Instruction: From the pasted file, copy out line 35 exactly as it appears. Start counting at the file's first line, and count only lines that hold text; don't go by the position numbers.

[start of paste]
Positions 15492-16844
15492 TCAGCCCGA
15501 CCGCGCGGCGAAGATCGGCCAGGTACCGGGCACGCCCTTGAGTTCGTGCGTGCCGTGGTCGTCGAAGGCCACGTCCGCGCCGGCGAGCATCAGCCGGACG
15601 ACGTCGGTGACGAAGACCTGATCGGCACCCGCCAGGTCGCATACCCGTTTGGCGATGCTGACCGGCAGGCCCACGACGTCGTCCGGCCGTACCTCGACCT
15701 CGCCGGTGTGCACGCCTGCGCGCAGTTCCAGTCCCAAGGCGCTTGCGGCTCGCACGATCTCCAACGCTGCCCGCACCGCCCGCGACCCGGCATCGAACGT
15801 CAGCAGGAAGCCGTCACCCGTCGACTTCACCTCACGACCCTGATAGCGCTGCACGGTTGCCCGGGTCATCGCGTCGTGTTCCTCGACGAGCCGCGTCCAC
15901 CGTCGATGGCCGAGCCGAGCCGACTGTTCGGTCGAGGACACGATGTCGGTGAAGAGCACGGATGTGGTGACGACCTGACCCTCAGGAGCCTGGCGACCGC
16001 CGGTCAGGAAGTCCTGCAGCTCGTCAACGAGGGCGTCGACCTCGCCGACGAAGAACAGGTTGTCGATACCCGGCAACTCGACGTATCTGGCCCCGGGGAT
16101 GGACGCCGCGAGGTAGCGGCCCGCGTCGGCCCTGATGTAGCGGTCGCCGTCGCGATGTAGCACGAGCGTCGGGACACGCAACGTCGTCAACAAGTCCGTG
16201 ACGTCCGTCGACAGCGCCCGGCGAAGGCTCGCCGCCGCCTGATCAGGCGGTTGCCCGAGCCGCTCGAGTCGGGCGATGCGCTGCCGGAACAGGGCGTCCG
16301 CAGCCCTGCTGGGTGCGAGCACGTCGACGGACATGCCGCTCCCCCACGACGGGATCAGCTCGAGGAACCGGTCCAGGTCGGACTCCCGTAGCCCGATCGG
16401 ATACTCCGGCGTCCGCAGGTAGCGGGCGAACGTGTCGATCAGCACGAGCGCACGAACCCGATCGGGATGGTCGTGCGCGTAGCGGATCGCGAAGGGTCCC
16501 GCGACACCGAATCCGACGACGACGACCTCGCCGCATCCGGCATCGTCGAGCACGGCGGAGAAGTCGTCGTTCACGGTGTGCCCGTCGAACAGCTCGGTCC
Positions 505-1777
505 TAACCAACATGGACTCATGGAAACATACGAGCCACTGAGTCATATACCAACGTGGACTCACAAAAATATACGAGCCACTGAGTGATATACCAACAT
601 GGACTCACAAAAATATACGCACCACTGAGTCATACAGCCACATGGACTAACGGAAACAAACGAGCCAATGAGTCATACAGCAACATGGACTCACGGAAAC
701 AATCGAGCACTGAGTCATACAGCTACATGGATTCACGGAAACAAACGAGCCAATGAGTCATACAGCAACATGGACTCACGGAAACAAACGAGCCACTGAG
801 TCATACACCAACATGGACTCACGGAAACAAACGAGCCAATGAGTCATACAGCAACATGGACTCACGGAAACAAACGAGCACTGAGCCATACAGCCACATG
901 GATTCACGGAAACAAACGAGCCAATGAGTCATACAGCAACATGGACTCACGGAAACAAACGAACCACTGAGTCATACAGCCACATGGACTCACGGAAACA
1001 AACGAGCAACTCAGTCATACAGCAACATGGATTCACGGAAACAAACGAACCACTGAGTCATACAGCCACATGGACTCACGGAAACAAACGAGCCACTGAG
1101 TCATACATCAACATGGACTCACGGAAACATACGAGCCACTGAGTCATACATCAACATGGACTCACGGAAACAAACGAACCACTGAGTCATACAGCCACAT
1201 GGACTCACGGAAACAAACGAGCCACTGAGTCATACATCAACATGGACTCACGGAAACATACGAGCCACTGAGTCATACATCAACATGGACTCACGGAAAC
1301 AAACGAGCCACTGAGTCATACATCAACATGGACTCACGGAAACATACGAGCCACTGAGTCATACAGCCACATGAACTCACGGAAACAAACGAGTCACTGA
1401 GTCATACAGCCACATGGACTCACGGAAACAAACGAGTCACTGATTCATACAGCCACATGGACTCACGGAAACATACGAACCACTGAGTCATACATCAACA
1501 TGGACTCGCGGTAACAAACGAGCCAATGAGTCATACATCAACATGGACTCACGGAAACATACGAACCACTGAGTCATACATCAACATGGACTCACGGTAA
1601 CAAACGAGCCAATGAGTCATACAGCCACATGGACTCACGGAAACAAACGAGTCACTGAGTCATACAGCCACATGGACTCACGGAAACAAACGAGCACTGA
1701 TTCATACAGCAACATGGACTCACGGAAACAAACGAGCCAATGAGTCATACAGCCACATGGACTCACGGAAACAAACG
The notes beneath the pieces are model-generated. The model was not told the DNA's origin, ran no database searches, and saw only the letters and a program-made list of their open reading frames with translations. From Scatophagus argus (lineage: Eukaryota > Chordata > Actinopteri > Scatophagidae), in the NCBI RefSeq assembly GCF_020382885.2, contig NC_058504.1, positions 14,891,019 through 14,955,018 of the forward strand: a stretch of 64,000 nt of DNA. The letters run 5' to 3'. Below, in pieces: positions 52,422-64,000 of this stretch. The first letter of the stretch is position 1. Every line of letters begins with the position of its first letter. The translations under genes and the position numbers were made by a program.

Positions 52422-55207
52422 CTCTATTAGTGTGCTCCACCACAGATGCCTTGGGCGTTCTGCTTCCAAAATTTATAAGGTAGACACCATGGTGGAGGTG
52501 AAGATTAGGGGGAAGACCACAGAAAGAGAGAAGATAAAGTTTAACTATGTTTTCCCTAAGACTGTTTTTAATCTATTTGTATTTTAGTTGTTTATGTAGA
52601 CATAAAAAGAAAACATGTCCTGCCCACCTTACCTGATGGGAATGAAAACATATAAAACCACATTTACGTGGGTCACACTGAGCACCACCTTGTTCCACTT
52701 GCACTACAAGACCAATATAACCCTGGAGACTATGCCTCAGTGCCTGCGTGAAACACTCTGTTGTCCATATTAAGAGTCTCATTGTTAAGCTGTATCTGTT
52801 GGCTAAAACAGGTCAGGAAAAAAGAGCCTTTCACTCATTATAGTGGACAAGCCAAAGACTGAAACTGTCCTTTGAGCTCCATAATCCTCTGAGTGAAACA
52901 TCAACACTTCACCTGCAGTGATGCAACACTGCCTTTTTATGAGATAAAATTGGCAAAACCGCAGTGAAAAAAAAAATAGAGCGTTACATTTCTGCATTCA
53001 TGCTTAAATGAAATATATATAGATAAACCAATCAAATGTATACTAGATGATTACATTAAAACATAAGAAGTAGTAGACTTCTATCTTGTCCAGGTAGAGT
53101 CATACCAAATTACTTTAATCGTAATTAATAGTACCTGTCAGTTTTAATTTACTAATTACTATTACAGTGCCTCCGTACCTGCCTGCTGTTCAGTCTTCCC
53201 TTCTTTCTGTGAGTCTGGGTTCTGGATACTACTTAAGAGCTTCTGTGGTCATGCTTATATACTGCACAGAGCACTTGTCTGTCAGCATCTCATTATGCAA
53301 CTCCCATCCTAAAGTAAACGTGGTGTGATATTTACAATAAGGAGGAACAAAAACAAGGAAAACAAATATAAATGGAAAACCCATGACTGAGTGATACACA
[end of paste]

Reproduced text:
52901 TCAACACTTCACCTGCAGTGATGCAACACTGCCTTTTTATGAGATAAAATTGGCAAAACCGCAGTGAAAAAAAAAATAGAGCGTTACATTTCTGCATTCA